Tonpa Shenrab, Founder of Bon

According to tradition, Bon originated in the land of Olmo Lungring, located in a larger country known as Tazig. Ol symbolizes the unborn; Mo the undiminishing; Lung the prophetic words of Tonpa Shenrab, the founder of Bon; and Ring his everlasting compassion. Olmo Lungring constitutes one-third of the existing world and is situated to the west of Tibet. It is described as an eight-petalled lotus under a sky which appears as an eight-spoked wheel. In the center rises Mount gYung-Drung Gutseg, which symbolizes permanence, indestructibility, and the Nine Ways of Bon. At the base of Mount gYung-Drung spring four rivers flowing towards the four cardinal directions. The mountain is surrounded by temples, cities, and parks. To the south lies the palace Barpo Sogye where Tonpo Shenrab was born. To the west and north are the palaces in which the wives and children of Tonpa Shenrab lived. The temple Shampo Lhatse is to the east. The complex of palaces,rivers, and parks with Mount gYung-Drung in the center constitutes the inner region of Olmo Lungring. The intermediate region consists of twelve cities, four of which are aligned with the cardinal directions. The third region includes what is known as the outer land. These three regions are encircled by an ocean and by a range of snowy mountains. Access to Olmo Lungring is gained by the arrow way, which takes its name from an episode in the life of Tonpa Shenrab who, before visiting Tibet, is said to have shot an arrow to create a passage through a previously impenetrable mountain range.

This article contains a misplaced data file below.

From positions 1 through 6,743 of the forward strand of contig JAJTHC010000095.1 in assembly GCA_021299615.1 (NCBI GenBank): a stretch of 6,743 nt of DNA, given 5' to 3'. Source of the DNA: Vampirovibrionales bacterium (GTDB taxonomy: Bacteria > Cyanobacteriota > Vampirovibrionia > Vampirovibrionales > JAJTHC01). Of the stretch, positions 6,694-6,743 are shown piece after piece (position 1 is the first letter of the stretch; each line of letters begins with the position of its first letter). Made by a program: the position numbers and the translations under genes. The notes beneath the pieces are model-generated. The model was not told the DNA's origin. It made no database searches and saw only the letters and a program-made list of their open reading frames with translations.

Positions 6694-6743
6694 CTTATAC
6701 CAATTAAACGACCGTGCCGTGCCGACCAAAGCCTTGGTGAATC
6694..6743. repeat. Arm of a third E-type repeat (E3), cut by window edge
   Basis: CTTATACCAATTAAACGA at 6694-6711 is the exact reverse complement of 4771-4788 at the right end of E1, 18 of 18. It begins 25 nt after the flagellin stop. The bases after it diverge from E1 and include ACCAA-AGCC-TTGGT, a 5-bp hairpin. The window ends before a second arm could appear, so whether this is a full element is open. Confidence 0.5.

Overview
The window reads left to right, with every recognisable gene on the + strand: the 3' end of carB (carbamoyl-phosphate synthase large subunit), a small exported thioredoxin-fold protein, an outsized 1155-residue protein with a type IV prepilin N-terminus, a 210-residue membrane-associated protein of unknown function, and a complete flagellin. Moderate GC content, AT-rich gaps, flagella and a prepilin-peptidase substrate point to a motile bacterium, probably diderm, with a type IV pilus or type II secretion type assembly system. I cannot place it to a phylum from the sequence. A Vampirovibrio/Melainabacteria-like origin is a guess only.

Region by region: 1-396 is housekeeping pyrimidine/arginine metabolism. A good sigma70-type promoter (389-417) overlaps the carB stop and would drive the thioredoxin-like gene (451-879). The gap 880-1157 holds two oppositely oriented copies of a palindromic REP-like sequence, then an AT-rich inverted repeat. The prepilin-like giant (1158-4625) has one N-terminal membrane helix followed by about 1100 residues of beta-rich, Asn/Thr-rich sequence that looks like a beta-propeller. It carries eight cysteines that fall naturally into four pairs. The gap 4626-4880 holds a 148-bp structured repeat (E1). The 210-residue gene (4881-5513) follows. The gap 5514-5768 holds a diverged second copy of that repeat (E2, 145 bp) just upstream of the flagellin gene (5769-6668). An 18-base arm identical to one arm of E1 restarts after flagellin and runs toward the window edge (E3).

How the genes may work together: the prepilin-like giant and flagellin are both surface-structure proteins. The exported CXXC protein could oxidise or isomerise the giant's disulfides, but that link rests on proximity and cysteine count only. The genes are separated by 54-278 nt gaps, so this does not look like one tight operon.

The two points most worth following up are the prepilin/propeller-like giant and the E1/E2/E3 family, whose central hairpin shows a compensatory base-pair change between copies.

Some scholars relate this traditional description of Olmo Lungring to Mount Kailash and the four great rivers which spring from its base. Others believe it may refer to the geography of the Middle East and Persia at the time of Cyrus the Great. To the Bonpo, specific geographic identification is less important than the mythological origins of their religion. As Lopon Tenzin Namdak has pointed out, symbolic descriptions which combine history, geography, and mythology are well-known in ancient scriptures.

(Abridged from Tibetan gYung-Drung Bon Monastery in India by Lopon Tenzin Namdak, Dolanji, 1983)

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